Alfred Goodman Gilman was born on July 1, 1941, in New Haven, Connecticut. Gilman graduated from Yale with his B.S. of Biochemistry in 1962. He then entered a M.D.-Ph.D. program at Case Western Reserve University in Cleveland, Ohio where he studied under Nobel laurate Earl Sutherland. Gilman graduated from Case Western in 1969, then did his post-doctoral studies at the National Institutes of Health with Nobel laurate Marshall Nirenberg from 1969 until 1971.
In 1971 Dr. Gilman became a professor at the University of Virginia in Charlottesville, Virginia. In 1981, he beame chairman of the Department of Pharmacology at the University of Texas Southwestern Medical Center in Dallas, Texas. He was elected as a member of the National Academy of Sciences in 1986. In addition to the Nobel Prize, he won the Albert Lasker Award for Basic Medical Research in 1989.
He shared the 1994 Nobel Prize in Physiology or Medicine with Martin Rodbell for their discoveries regarding G-proteins. G-proteins are a vital intermediary between the activation of receptors on the cell membrane and actions within the cell. Rodbell had shown in the 1960s that GTP was involved in cell signaling. It was Gilman who actually discovered the protiens that interacted with the GTP to initiate signalling cascades within the cell.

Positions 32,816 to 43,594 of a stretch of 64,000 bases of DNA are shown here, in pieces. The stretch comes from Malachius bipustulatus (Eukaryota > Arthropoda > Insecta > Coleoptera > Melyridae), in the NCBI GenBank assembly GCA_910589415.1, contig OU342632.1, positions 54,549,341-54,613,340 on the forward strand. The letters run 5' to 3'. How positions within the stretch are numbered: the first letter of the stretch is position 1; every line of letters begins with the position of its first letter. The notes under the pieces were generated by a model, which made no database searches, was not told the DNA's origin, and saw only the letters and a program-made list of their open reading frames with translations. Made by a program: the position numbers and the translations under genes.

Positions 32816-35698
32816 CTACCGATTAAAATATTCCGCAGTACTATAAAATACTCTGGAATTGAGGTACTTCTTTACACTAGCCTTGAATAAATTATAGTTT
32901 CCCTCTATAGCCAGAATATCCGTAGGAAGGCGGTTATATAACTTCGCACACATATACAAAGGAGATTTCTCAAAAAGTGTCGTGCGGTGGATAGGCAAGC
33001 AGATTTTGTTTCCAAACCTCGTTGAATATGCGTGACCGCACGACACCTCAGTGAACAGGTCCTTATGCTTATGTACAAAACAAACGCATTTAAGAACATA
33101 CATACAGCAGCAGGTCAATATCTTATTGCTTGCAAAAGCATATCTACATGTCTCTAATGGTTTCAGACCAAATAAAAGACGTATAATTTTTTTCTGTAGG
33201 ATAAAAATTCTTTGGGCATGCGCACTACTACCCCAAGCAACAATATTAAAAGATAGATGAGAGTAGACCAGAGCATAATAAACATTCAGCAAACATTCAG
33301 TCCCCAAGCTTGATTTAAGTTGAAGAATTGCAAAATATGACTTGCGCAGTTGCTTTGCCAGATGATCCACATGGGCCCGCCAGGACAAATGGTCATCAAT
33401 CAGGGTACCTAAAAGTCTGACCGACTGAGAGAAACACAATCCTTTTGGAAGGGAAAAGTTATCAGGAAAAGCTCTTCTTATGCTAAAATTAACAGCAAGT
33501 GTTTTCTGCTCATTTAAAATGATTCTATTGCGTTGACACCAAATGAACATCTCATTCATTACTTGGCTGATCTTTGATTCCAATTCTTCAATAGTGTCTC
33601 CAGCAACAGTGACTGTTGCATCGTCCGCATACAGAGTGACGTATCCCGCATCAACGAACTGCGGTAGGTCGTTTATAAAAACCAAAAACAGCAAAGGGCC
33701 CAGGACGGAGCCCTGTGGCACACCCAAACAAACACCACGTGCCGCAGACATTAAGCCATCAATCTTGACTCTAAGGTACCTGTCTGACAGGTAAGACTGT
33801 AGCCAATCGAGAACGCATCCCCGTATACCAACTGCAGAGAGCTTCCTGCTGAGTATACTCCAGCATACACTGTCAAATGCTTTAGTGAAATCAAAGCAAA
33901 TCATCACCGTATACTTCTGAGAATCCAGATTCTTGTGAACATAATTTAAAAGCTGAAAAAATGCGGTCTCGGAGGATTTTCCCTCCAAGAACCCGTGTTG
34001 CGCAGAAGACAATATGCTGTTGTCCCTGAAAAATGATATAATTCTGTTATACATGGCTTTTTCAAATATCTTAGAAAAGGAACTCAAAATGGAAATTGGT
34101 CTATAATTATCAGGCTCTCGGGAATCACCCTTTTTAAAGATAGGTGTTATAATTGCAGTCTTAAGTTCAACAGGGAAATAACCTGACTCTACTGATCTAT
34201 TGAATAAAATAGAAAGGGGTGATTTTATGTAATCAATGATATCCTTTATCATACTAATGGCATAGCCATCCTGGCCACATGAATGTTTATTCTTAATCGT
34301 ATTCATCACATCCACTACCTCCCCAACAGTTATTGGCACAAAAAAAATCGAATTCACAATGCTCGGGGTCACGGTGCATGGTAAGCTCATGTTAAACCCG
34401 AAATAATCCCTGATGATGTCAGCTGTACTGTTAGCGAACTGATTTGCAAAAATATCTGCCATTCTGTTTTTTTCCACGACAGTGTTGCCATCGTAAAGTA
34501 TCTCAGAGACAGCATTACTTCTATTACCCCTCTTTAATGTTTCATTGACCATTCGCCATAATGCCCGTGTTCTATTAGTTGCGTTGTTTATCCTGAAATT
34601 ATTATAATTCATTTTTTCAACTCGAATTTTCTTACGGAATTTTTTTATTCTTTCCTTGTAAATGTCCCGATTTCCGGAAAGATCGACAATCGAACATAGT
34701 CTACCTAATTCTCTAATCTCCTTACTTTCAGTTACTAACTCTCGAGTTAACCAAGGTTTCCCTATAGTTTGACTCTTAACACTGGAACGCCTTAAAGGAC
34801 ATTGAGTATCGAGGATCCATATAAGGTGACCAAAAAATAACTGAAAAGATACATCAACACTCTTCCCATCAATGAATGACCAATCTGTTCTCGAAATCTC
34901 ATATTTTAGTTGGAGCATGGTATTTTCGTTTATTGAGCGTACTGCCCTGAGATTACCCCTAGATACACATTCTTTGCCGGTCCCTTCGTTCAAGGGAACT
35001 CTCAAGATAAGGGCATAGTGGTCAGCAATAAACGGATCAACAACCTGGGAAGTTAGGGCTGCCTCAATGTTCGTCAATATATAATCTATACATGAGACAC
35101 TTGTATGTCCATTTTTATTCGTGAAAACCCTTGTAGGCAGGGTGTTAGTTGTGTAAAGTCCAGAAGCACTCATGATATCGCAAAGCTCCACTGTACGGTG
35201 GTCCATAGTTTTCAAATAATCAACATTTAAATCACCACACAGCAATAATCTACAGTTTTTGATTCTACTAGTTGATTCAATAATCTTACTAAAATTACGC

The following press release from the Royal Swedish Academy of Sciences describes Gilman's work:
It has been known for some time that cells communicate with each other by means of hormones and other signal substances, which are released from glands, nerves and other tissues. It is only recently that we have begun to understand how the cell handles this information from the outside and converts it into relevant action - i.e. how signals are transduced in cells.
The discoveries of the G-proteins by the Americans Alfred G. Gilman and Martin Rodbell have been of paramount importance in this context, and have opened up a new and rapidly expanding area of knowledge.
G-proteins have been so named because they bind guanosine triphosphate (GTP). Gilman and Rodbell found that G-proteins act as signal transducers, which transmit and modulate signals in cells. G-proteins have the ability to activate different cellular amplifier systems. They receive multiple signals from the exterior, integrate them and thus control fundamental life processes in the cells.
Disturbances in the function of G-proteins - too much or too little of them, or genetically determined alterations in their composition - can lead to disease. The dramatic loss of salt and water in cholera is a direct consequence of the action of cholera toxin on G-proteins. Some hereditary endocrine disorders and tumours are other examples. Furthermore, some of the symptoms of common diseases such as diabetes or alcoholism may depend on altered transduction of signals through G-proteins